2. A contrast medium as claimed in claim 1, wherein said X-ray contrast agent is selected from iodamide, iothalamate, diatrizoate, ioxaglate and metrizoate salts and metrizamide, iopamidol, iohexol, iotrolan, iodecimol, iodixanol, ioglucol, ioglucomide, ioglunioe, iogulamide, iomeprol, iopentol, iopromide, iosarcol, iosimide, iotasul, iovasol and ioxilan.
3. A contrast medium as claimed in claim 1 wherein said X-ray contrast agent is present at a concentration such that the formulation ready for administration contains 2 to 370 mg I/ml.
4. A contrast medium as claimed in claim 1 wherein said physiologically tolerable paramagnetic metal species containing substance comprises a chelate of a paramagnetic metal ion.
5. A contrast medium as claimed in claim 4, wherein the chelant for said chelate comprises a polyaminocarboxylic acid or a derivative thereof.
6. A contrast medium as claimed in claim 1 wherein said paramagnetic metal species containing substance incorporates a carrier material.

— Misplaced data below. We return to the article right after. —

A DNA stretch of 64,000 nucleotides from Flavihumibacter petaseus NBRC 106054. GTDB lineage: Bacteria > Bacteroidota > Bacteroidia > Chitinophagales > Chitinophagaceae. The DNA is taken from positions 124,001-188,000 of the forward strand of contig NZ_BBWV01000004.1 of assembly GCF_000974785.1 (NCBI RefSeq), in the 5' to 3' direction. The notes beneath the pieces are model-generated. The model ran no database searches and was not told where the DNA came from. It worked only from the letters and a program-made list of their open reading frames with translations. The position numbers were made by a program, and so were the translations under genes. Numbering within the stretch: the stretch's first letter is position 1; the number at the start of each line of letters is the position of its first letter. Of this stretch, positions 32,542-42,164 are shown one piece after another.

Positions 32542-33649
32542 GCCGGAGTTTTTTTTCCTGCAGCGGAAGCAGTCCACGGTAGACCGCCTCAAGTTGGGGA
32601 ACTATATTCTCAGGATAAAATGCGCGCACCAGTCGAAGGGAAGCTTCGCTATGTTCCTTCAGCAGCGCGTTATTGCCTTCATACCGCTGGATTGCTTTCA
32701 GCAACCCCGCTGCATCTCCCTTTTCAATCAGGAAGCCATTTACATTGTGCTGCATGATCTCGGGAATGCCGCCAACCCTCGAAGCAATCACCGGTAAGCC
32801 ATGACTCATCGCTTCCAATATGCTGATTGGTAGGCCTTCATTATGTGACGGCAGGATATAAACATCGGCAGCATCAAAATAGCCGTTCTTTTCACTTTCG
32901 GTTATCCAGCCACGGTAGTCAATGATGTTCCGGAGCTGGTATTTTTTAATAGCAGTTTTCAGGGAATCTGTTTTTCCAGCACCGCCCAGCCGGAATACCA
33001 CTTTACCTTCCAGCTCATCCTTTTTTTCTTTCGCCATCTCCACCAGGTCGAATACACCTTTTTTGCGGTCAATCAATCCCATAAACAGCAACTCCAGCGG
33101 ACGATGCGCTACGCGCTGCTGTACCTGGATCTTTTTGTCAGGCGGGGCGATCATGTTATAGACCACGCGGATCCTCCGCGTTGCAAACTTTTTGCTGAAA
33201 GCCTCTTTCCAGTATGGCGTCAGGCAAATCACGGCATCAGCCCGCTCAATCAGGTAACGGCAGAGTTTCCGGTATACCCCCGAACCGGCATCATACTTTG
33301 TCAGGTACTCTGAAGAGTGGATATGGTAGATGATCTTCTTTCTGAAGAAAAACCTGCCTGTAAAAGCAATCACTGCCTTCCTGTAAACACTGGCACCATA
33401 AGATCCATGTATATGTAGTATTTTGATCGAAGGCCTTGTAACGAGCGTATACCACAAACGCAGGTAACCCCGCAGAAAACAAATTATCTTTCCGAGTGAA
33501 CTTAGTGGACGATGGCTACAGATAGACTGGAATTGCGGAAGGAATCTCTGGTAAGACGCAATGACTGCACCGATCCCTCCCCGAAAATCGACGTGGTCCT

7. A contrast medium as claimed in claim 6, wherein said carrier material is an insoluble polysaccharide or an insoluble derivative thereof.
8. A contrast medium as claimed in claim 1 wherein said paramagnetic metal has an atomic number of 21-29, 42, 44 or 55-71.
9. A contrast medium as claimed in claim 1 wherein said paramagnetic metal is selected from Gd, Dy, Mn, Cr and Fe.
10. A contract medium as claimed in claim 1 wherein said paramagnetic metal is present at a concentration such that the formulation ready for administration contains 0.01 mmol to 1 mol paramagnetic metal per liter.
11. A method of generating an image of a human or non-human body, said method comprising administering to an externally voided body cavity of said body a diagnostically effective amount of a contrast medium as claimed in claim 1 and generating an X-ray or magnetic resonance image of at least part of said body.
12. A contract medium as claimed in claim 2 wherein said X-ray contrast agent is present at a concentration such that the formulation ready for administration contains 2 to 370 mg I/ml.